The immoral of the cloning story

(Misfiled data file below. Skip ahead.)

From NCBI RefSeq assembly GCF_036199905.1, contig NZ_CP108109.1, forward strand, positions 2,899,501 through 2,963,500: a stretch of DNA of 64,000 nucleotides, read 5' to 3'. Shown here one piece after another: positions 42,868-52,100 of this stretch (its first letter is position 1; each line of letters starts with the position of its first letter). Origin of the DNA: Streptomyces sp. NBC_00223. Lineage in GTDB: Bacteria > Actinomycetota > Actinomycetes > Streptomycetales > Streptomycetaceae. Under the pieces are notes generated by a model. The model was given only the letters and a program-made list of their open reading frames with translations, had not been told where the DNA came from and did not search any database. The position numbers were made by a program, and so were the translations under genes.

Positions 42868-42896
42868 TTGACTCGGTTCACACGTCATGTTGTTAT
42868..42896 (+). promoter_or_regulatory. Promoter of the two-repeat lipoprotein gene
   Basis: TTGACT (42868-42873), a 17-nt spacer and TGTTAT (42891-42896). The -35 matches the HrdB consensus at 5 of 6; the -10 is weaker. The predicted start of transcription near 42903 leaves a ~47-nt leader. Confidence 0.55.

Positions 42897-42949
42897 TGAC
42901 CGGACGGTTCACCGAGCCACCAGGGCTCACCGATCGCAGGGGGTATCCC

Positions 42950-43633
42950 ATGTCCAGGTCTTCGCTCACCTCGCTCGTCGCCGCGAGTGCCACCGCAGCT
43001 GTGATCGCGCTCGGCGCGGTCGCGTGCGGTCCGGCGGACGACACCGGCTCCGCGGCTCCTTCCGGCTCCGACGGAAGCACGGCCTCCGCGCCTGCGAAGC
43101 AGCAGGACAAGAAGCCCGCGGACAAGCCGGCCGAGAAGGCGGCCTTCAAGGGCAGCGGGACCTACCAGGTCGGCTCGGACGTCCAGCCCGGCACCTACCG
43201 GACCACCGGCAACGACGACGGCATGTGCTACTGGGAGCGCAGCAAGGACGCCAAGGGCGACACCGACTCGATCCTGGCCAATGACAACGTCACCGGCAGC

Once again, science marches on ... and on ... until it tramples right over humanity's moral fences. It was less than a year ago that a lamb called Dolly was "born" -- not through nature's process of the egg and the sperm, but by being cloned in a laboratory from an adult cell. This had previously been thought impossible, but there Dolly was: proof that mankind could clone entire animals ... even humans. "Hold on," the scientific establishment shouted at those of us who raised ethical concerns, "we have no interest in cloning people, so quit trying to alarm folks with your 'Brave New World' scenarios." Not even a year later, though, the same establishment that was saying "never" is suddenly saying, "Why not?" Indeed, according to The New York Times, the experiments are already under way. Dr. Steen Willadsen, a cloning pioneer, says flatly: "It's just a matter of time before the first hu-man is cloned." It's easy for entrepreneurs to envision big profits from chains of cloning centers. After all, they argue, it's just another way of reproducing. Infertile couples could clone themselves, producing babies that are themselves. Or grieving parents of a terminally-ill child literally could reproduce that child through cloning. And what about cloning to create a ready source of body parts for ill people? Far-fetched? The Times cites a doctor who says: "If any of my relatives got cancer, I would clone them" and use the clone as a bone-marrow donor to save the relative's life. Here we go again, rushing down that slippery slope of immorality, and chasing an "immortality" with no functioning brakes. Why not "designer children," too? Tiger Woods could create a whole new revenue stream by literally selling little pieces of himself! What a Brave New World the cloners offer.

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